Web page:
Do you believe an early civilization of advanced dinosaurs existed? If not, why not? The implications of such a civilization existing are astounding, and could change the way we look at dinosaurs and paleontology. Perhaps the fact that it hasn’t says something about how much weight most scientists working in the relevant fields give to this hypothesis.

One of the things that makes the purging of indoctrination such a challenge is the difficulty of critiquing ourselves. At first glance I knew that the chances of sentient, talking dinosaurs was ridiculous, and even gave the idea a fair shot by reading their arguments (noting the complete absence of evidence) even before I learned how openly dismissive other paleontologists have been in their responses. But do I hold any beliefs that an outsider would see as ridiculous? Do any of those beliefs lack evidence, and exist purely on speculation?

This obviously does not mean that everything should be questioned, if you brought up in conversation that you ate Froot Loops for for breakfast and I demanded evidence that would be obnoxious, but what about things that affect actual decisions you must make? What about things that affect your health (don’t drink coffee, which is healthy, but it’s okay to drink soda which is not), things that affect your financial stability (pay 10% of your earnings even if you can’t afford it, and have as many children as possible), your marriage (if your husband looks at porn he doesn’t love you, only heterosexual relationships are valid, etc), your career (you can’t work on Sundays), and your emotional well being (you’re a sinner unworthy of the Celestial Kingdom, and surely would not get there save for God’s mercy).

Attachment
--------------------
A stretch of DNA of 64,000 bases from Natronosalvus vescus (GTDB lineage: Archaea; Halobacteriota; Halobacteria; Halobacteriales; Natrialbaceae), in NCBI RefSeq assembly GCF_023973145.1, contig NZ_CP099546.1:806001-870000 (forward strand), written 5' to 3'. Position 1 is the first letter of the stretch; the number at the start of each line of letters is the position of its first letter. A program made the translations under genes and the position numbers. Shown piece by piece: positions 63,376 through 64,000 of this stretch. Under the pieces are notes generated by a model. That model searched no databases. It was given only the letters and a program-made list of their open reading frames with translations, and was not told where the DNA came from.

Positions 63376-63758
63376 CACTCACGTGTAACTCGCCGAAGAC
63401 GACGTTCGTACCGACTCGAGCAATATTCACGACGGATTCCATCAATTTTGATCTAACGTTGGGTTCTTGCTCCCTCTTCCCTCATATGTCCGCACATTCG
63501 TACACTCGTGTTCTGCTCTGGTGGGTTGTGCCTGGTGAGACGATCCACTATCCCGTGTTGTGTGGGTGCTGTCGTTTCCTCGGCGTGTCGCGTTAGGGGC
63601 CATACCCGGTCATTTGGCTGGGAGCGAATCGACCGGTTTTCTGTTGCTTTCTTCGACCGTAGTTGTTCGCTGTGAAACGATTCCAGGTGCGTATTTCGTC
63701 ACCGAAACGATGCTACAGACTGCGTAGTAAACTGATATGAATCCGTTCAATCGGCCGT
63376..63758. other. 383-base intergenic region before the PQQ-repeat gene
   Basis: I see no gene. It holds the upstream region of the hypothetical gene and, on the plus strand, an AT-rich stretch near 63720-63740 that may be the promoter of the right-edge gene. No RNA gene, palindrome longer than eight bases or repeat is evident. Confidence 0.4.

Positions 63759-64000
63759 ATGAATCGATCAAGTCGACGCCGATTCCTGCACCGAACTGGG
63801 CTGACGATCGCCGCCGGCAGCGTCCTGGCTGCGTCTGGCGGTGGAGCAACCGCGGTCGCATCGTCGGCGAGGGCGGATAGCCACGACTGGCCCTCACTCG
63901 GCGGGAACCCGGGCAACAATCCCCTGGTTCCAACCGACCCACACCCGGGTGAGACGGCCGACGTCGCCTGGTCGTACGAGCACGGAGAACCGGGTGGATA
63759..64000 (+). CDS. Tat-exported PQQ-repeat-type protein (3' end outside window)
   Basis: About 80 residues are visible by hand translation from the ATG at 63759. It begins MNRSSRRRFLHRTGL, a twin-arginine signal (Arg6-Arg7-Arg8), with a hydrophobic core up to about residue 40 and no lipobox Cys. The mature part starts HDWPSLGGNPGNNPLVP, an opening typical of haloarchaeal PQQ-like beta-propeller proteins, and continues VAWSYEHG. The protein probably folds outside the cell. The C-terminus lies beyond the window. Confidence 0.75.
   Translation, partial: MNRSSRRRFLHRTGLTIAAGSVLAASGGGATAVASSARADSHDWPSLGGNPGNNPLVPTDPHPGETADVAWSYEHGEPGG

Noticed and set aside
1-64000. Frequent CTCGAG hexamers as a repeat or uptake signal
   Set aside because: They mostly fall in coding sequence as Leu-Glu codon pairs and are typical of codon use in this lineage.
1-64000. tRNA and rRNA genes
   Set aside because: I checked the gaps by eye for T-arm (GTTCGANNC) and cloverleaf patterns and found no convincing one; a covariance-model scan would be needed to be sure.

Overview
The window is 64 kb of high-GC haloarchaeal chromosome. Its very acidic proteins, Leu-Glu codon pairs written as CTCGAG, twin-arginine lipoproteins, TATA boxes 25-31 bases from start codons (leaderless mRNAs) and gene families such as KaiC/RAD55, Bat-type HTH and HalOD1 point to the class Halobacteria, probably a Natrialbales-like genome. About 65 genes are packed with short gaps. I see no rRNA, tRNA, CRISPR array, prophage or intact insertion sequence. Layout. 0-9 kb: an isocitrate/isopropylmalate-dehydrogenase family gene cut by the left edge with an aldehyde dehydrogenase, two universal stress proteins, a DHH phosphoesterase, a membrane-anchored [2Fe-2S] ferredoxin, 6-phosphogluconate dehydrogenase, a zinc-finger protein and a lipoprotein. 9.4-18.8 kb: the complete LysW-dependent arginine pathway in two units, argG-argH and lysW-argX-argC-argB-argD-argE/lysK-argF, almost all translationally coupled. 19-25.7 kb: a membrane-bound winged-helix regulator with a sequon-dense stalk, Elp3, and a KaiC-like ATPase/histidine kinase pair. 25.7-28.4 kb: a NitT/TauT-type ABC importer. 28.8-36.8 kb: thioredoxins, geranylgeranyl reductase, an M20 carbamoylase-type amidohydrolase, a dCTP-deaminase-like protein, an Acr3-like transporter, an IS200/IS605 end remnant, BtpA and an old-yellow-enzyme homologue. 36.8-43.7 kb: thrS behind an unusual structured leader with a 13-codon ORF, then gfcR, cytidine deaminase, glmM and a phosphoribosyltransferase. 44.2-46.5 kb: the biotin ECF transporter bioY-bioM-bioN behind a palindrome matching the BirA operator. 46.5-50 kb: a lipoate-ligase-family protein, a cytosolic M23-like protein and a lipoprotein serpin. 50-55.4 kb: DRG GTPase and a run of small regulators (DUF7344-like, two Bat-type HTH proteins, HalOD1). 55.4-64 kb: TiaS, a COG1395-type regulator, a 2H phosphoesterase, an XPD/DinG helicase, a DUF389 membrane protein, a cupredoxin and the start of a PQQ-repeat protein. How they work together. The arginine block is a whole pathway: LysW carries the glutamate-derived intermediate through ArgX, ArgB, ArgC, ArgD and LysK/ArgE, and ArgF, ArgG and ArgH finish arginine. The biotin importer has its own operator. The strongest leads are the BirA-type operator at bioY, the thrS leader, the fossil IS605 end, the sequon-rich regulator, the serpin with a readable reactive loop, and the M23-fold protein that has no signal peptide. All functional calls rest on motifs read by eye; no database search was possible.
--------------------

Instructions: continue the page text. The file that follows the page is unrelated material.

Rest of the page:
Yet most people who subscribe to Mormonism would immediately dismiss the idea of sentient dinosaurs and largely cite many of the same reasons I did, and many could even articulate the reasons for their dismissal even more coherently and thoroughly. That means that most of these people, without even realizing it, already have the tools to break free. Our own natural inability to see flaws in ourselves despite noticing them in others is the glue that holds religions together in an environment where every believer thinks all those other belief systems are wrong. On the other end of the spectrum, many commentors leaving positive feedback on articles promoting the sentient dinosaurs self identified as atheists in other threads where the topic came up (but not all of course) and some even cited lack of evidence as their reason for disbelief.

Ultimately things like this serve as a great reminder how easy it is to find ourselves guilty of the very same things we criticize others for.

So, what do you think? Did the talking dinosaurs live in huts, teepees or stone buildings?